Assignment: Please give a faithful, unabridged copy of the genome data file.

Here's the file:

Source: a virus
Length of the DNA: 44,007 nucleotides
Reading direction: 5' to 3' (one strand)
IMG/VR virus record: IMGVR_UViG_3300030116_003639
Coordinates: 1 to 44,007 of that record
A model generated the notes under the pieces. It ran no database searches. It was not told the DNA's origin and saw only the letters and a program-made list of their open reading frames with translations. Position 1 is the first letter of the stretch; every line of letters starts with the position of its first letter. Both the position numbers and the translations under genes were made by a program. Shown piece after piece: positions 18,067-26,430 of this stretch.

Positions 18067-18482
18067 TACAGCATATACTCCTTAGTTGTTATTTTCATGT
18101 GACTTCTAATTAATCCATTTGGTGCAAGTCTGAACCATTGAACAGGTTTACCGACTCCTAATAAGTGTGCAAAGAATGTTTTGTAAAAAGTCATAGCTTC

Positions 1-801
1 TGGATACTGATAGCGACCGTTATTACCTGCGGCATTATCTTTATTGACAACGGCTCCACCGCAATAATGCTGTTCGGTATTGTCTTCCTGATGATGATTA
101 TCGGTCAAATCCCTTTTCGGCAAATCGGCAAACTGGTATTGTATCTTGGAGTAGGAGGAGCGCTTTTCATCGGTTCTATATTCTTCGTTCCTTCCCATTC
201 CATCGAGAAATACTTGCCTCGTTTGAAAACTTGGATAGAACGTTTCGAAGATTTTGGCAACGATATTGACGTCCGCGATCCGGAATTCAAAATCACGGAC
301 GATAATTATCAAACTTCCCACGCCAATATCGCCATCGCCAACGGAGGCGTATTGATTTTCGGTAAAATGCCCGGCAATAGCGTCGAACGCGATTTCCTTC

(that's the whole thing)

Source: a virus
Length of the DNA: 44,007 nucleotides
Reading direction: 5' to 3' (one strand)
IMG/VR virus record: IMGVR_UViG_3300030116_003639
Coordinates: 1 to 44,007 of that record
A model generated the notes under the pieces. It ran no database searches. It was not told the DNA's origin and saw only the letters and a program-made list of their open reading frames with translations. Position 1 is the first letter of the stretch; every line of letters starts with the position of its first letter. Both the position numbers and the translations under genes were made by a program. Shown piece after piece: positions 18,067-26,430 of this stretch.

Positions 18067-18482
18067 TACAGCATATACTCCTTAGTTGTTATTTTCATGT
18101 GACTTCTAATTAATCCATTTGGTGCAAGTCTGAACCATTGAACAGGTTTACCGACTCCTAATAAGTGTGCAAAGAATGTTTTGTAAAAAGTCATAGCTTC

Positions 1-801
1 TGGATACTGATAGCGACCGTTATTACCTGCGGCATTATCTTTATTGACAACGGCTCCACCGCAATAATGCTGTTCGGTATTGTCTTCCTGATGATGATTA
101 TCGGTCAAATCCCTTTTCGGCAAATCGGCAAACTGGTATTGTATCTTGGAGTAGGAGGAGCGCTTTTCATCGGTTCTATATTCTTCGTTCCTTCCCATTC
201 CATCGAGAAATACTTGCCTCGTTTGAAAACTTGGATAGAACGTTTCGAAGATTTTGGCAACGATATTGACGTCCGCGATCCGGAATTCAAAATCACGGAC
301 GATAATTATCAAACTTCCCACGCCAATATCGCCATCGCCAACGGAGGCGTATTGATTTTCGGTAAAATGCCCGGCAATAGCGTCGAACGCGATTTCCTTC